Founded in 2014, GIJTR has worked with partners in 72 countries, fostered over 323 grassroots projects and engaged more than 681 local civil society organizations in building capacities and laying the groundwork for community-wide participation in transitional justice processes. See below our policy briefs which share key facts from our work.
Media and Transitional Justice
Using lessons learned from the work of the Global Initiative for Justice, Truth and Reconciliation, this policy brief gives an overview of the opportunities and challenges that arise around media coverage of transitional justice processes, and recommendations for activists who wish to engage with journalists and less traditional media figures around issues of memory, truth and justice.
Arts and Transitional Justice
The arts, and cultural initiatives more generally, can play a key role in victim-centered transitional justice processes, not only because of their ability to reach broad audiences, but also because of their capacity to integrate groups of victims into the production of truth narratives, strengthening the legitimacy of more formal transitional justice processes.
Racism, Ethnicity and Transitional Justice
Renewed attention to the causes and consequences of global systemic racism has revealed the contemporary human rights system’s failure to address historical legacies of racism and colonialism, as well as institutions and policies that have perpetuated racial subordination. Transitional justice mechanisms introduced in conflict, post-conflict and authoritarian contexts have similarly relegated racial discrimination to a secondary issue, rather than confront it head-on which has contributed to the recurrence of atrocities in several parts of the world.
From "Gender Sensitive" Transitional Justice to Gender Inclusivity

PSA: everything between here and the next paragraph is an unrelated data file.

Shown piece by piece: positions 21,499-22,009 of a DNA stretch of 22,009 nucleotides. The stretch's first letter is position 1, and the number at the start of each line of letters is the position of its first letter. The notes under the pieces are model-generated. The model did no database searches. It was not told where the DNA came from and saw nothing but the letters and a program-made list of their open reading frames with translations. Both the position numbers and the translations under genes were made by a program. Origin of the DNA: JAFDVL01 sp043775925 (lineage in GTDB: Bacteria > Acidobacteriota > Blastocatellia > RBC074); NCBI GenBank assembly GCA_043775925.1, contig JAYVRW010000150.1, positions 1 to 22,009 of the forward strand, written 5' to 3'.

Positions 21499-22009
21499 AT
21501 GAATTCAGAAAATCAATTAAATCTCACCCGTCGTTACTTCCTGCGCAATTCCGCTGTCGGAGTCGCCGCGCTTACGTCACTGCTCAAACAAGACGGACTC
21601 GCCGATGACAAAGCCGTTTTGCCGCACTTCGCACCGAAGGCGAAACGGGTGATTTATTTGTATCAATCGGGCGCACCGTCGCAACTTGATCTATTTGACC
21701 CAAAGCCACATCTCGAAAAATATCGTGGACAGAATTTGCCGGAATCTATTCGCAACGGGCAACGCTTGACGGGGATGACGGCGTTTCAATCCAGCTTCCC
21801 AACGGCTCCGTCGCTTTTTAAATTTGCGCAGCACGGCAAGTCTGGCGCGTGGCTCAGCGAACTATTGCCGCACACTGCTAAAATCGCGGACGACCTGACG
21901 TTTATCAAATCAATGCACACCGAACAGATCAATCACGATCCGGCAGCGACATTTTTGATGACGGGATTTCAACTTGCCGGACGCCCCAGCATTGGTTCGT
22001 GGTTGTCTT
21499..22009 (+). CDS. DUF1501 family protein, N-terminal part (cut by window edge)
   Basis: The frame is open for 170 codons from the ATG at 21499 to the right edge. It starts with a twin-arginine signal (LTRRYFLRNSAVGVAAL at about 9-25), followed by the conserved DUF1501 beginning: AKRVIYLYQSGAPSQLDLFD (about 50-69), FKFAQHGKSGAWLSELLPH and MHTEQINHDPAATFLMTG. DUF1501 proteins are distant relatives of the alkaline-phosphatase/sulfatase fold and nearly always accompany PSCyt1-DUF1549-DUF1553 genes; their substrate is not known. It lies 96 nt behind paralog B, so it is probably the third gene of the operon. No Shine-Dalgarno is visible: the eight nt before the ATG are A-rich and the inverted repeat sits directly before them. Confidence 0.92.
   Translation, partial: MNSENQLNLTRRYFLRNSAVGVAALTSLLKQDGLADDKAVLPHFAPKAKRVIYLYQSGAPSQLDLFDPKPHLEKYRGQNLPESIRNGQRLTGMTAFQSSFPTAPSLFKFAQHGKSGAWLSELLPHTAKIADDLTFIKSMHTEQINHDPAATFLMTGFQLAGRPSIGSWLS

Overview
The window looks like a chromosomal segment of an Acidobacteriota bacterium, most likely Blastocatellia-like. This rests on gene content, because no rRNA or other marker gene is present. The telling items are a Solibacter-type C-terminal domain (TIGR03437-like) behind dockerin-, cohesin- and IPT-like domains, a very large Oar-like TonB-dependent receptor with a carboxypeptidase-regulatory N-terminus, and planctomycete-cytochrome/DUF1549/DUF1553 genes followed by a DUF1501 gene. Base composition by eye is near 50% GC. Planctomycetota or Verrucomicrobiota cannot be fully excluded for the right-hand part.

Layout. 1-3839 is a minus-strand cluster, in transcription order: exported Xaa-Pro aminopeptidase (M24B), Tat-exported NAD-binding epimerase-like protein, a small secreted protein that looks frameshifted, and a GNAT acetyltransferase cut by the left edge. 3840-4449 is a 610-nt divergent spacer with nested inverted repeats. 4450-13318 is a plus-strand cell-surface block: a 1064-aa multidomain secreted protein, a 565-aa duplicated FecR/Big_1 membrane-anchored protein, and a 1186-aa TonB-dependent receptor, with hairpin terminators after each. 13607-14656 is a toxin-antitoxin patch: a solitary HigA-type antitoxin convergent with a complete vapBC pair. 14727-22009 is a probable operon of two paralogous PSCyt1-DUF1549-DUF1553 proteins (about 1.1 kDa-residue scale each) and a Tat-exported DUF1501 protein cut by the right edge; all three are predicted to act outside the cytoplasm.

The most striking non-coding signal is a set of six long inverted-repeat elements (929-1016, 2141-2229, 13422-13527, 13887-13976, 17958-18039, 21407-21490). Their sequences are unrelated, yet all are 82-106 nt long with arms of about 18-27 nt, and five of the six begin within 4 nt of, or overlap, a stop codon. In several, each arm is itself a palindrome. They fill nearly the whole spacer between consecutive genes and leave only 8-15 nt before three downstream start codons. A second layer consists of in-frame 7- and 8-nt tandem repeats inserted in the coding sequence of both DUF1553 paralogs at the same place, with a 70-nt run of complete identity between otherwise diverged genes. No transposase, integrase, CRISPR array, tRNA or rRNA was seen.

Grounded in lessons learned from the work of the Global Initiative for Justice, Truth and Reconciliation (GIJTR), this policy brief recommends ways for state-led mechanisms, civil society organizations and donor institutions to meaningfully adopt a gender-inclusive approach to transitional justice by centering the multiplicity of women’s realities during and after periods of conflict or oppression.
Religious Leaders and Transitional Justice
The inclusion of religious leaders in transitional justice processes can lead to more widespread acceptance and greater impact. Rather than assuming that religious leaders will act as figureheads, policymakers should consider the wide array of innovative roles that faith-based actors can play in supporting transitional justice goals while recognizing the potential risks associated with their involvement.
The Global Initiative for Justice, Truth and Reconciliation regularly produces publications to share lessons learned from its work around the world. These tailored toolkits and guides provide practitioners, academics and activists with concrete strategies and tools to help survivors of recent conflict recover from their trauma and help their communities break through cycles of violence.